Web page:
Master Resiliency Training Skill of the Month: ATC (Activating Event, Thoughts and Consequences)

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Each month, the R2 Performance Center will present a Master Resilience Training (MRT) skill of the month. For the month of December, the skill is ATC.

The skill of ATC helps build Self-Awareness, helping us become more aware of the thoughts, emotions and reactions we experience throughout the day. In fact, ATC is an acronym for Activating Event, Thoughts, and Consequences.

An Activating Event is any event that happens. It can be a trigger moment; a challenge; adversity; or any event that seems positive as well. The event itself is just something that happens.

For example, your alarm going off is an activating event. A driver on the road cutting you off is an activating event. Someone wishing you ‘Good morning’ is an activating event. Again, it’s just something that happens.

‘T’ is for thoughts. Our thoughts are the interpretations of the activating event. That inner monologue, of what we are thinking about an activating event.

Following our previous examples, it may lead to the thought of, “I don’t want to get up,” or it may be, “That driver is rude!” It may also be, “That’s kind of someone to wish me good morning”.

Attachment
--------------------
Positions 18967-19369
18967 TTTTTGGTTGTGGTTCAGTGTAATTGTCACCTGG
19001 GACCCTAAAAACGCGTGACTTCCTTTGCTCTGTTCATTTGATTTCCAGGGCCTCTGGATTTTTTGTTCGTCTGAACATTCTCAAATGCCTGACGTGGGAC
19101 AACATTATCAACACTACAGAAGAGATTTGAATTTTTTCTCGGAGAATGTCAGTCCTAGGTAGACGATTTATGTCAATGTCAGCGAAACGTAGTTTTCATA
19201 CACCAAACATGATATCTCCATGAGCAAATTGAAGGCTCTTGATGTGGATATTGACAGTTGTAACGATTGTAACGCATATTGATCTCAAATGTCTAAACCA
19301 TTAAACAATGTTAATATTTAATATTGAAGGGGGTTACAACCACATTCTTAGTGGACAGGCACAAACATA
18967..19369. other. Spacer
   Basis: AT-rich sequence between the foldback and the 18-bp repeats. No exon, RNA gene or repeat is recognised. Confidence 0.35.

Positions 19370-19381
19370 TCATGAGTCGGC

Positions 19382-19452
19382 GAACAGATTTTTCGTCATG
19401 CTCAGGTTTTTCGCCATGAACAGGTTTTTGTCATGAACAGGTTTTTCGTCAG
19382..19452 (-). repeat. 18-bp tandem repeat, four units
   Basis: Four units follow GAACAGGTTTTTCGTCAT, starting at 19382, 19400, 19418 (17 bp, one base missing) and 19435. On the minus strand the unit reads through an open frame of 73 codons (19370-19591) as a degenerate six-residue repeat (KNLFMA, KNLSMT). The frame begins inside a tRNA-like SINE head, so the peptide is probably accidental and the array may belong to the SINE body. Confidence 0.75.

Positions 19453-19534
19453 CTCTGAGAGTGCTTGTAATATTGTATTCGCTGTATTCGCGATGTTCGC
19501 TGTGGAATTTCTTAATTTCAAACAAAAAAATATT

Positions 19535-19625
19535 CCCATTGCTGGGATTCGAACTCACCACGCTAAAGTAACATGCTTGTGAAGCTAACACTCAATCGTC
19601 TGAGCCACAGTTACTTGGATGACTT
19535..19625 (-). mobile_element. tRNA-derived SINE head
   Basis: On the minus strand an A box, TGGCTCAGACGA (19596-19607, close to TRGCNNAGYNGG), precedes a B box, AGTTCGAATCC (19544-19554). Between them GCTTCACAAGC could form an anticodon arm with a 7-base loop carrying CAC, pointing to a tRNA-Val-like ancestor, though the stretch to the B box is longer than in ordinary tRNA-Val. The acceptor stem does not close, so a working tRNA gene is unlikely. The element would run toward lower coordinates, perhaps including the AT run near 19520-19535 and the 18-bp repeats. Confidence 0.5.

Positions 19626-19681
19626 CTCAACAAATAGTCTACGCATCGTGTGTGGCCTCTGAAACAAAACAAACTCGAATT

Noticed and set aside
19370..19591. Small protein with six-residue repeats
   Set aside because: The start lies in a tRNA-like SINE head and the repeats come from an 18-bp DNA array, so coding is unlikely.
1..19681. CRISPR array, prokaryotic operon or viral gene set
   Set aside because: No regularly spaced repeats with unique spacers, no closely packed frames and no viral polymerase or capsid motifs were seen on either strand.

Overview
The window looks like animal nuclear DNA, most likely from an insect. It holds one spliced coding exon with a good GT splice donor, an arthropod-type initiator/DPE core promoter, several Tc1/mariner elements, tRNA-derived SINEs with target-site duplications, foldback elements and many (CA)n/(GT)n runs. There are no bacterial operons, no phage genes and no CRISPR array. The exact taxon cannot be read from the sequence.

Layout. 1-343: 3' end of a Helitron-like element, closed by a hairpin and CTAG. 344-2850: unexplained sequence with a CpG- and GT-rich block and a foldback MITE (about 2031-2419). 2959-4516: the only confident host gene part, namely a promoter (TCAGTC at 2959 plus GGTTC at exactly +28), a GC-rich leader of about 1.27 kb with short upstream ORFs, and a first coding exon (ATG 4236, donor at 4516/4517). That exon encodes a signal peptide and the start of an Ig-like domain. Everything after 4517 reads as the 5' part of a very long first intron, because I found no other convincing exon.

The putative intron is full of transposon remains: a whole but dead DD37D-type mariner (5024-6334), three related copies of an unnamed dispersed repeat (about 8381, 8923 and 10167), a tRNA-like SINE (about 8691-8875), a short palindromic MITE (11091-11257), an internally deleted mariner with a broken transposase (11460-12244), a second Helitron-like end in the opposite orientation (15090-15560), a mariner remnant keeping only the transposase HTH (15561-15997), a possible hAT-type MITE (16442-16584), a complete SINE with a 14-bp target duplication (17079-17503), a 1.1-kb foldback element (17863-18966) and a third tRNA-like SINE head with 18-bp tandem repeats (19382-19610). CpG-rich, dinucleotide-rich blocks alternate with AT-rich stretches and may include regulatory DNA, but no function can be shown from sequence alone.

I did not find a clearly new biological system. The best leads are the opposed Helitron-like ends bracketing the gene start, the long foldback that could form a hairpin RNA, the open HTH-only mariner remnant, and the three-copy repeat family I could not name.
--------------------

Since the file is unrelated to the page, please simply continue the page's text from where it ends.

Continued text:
The last letter is ‘C’ for consequences. For consequences, it simply means the results, not necessarily something bad. We can even break consequences down more specifically to mean Emotions and Reactions.

Emotions are what we feel from our thoughts and Reactions are the physical actions we take, and/or how our body physically feels from our thoughts.

Finishing up an example, if the Activating Event is an alarm clock, someone may have the thought, “I don’t want to get up!” That may lead to the emotion of irritation and the reaction of smacking the alarm clock.

One more example is, the activating event of someone wishing you good morning. You may have the thought, “That’s kind of someone to wish me good morning,” and that may lead to the emotion of pleased and the reaction of smiling.

What we are able to do through utilizing ATC, is to slow down and separate the activating events, from our thoughts and our consequences, our emotions and reactions. This is key because we all experience activating events which are outside of our control. Where we have the greatest control, is with our thoughts. We have the opportunity to be aware and shift our thinking to drive more productive emotions and reactions.

As with many things, talking about it is far easier than practicing it. Please do keep in mind that ATC is a skill and it can be improved with more deliberate practice.

For those of you wanting to know a good starting point, strive to identify and separate the activating events, from the thoughts your having, from the emotions and reactions you’re experiencing.

Feel free to reach out to your unit’s MRT or the R2 Performance Center (Bldg. 128) for more information.